We decided flap as defect closure method in this patient, because the excision of the lesion left a primary defect, and also the nasolabial fold as the adjacent structure of the lesion. Therefore, it requires natural contour restoration and tension reduction, which does not interfere with the natural function. Since the patient was elderly and possibly have decreased vascularity, IPF was considered to be an appropriate method due to its capability to maintain vascularity. Therefore, it has high survival rate and low morbidity.
The trap-dooring and substantial scar are common complications of this method.4,7 Trap-dooring is often found 1–2 weeks after IPF procedures. The trap-dooring responds to the manual massage or intralesional corticosteroid injection.7 Unfortunately, trap-dooring was observed on the 7th day of the follow-up, and was managed by stripe application. After a year of follow-up, there were no meaningful complications observed. The patient was satisfied with the final result, and the goal of this method, which include contour restoration and natural function were achieved.
An IPF is an appropriate method for defect closure in an elderly patient after facial total tumor excision. This procedure has advantages for facial defect closure, because it can minimize the risk of complications.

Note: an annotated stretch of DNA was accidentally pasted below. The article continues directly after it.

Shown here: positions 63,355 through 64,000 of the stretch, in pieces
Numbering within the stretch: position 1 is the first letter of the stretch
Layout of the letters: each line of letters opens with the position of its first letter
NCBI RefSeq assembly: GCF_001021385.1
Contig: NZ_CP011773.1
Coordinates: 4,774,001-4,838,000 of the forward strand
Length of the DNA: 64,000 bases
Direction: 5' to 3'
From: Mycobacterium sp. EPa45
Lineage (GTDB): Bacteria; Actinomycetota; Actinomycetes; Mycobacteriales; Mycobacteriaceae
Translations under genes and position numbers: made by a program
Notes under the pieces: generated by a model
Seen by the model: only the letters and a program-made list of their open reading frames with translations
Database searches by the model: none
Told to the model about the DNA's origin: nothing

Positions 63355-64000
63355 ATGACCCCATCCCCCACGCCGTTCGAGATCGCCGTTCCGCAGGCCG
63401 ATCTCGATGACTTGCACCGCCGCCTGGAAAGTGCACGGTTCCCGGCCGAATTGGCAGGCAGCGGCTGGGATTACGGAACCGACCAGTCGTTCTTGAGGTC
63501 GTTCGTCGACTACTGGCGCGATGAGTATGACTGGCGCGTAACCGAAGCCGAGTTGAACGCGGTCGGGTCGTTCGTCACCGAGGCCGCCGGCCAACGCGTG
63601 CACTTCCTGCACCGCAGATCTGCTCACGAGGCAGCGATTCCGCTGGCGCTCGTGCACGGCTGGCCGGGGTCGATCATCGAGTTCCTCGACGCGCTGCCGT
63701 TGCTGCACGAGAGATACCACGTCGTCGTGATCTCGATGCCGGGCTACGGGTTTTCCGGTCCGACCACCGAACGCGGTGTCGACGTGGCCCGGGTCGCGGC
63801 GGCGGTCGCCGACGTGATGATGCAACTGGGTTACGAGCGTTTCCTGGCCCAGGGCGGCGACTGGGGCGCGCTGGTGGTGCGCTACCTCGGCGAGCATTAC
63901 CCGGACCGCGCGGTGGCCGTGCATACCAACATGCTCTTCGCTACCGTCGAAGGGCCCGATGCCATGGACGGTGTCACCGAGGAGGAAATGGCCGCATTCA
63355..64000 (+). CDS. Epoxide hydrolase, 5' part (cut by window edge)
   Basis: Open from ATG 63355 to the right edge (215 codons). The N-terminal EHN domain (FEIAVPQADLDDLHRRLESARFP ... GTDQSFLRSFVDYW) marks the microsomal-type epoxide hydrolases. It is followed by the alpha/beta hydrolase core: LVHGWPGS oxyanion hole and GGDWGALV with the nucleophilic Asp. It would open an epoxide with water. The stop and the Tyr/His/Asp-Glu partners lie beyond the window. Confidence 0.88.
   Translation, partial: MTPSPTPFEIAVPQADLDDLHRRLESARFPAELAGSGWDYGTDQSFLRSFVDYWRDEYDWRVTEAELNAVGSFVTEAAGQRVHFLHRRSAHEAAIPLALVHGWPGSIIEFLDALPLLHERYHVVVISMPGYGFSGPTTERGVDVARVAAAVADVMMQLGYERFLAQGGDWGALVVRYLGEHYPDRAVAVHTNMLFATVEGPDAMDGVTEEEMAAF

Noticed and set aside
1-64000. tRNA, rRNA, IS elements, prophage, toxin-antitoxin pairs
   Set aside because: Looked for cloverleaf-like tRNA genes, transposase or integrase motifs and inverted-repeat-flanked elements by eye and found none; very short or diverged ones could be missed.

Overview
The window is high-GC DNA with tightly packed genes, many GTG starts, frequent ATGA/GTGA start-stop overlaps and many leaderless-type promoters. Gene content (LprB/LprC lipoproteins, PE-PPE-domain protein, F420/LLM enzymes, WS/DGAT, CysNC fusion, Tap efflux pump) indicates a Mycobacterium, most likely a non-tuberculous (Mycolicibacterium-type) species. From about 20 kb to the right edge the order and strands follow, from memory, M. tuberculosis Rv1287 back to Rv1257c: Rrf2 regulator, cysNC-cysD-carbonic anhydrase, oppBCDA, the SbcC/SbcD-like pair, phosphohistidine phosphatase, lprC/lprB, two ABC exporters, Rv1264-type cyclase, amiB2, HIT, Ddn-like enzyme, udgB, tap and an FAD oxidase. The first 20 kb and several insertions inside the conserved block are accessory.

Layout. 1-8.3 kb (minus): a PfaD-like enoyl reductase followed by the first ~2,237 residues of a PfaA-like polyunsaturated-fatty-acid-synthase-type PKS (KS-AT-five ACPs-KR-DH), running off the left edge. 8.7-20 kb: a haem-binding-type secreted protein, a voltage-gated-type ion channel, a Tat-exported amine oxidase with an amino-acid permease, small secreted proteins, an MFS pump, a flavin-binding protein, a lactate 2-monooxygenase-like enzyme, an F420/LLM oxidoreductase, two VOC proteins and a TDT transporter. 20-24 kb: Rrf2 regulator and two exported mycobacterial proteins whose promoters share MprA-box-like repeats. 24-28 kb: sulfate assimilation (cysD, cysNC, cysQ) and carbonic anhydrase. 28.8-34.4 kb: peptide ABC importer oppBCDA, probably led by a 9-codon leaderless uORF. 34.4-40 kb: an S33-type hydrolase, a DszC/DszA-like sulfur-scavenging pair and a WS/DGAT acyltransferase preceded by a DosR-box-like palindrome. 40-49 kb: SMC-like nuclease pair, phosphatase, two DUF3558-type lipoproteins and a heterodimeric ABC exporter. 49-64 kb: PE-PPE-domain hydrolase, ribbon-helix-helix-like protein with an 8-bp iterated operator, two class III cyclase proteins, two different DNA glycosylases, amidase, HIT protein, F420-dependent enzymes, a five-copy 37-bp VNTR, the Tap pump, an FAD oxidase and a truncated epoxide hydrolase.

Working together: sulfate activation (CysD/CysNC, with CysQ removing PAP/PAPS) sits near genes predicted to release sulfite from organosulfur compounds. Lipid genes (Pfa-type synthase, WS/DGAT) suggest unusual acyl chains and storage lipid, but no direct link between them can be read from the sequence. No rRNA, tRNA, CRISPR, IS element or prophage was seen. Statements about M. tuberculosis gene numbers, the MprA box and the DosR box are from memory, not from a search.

SK, seborrheic keratoses; IPF, island pedicle flap; RSTL, relaxed skin tension line.
This study was conducted in compliance with the Declaration of Helsinki, Good Clinical Practices, local regulatory requirements, and was approved by the Medical Ethics Committee of Hasan Sadikin General Hospital Bandung (approval number: LB.02.01/X.6.5/324/2020).
Consent for Publication
The patient signed informed consent forms. She also signed forms giving consent for the use of case details and images for publication and for scientific purposes.
Authors would like to thank all staff of the Dermatology and Venereology Department, Faculty of Medicine Universitas Padjadjaran – Hasan Sadikin General Hospital Bandung.
All authors made a significant contribution to the work reported, whether that is in the conception, study design, execution, acquisition of data, analysis and interpretation, or in all these areas; took part in drafting, revising or critically reviewing the article; gave final approval of the version to be published; have agreed on the journal to which the article has been submitted; and agree to be accountable for all aspects of the work.
The authors declare that this study has received no financial support.
The authors report no conflicts of interest in this work.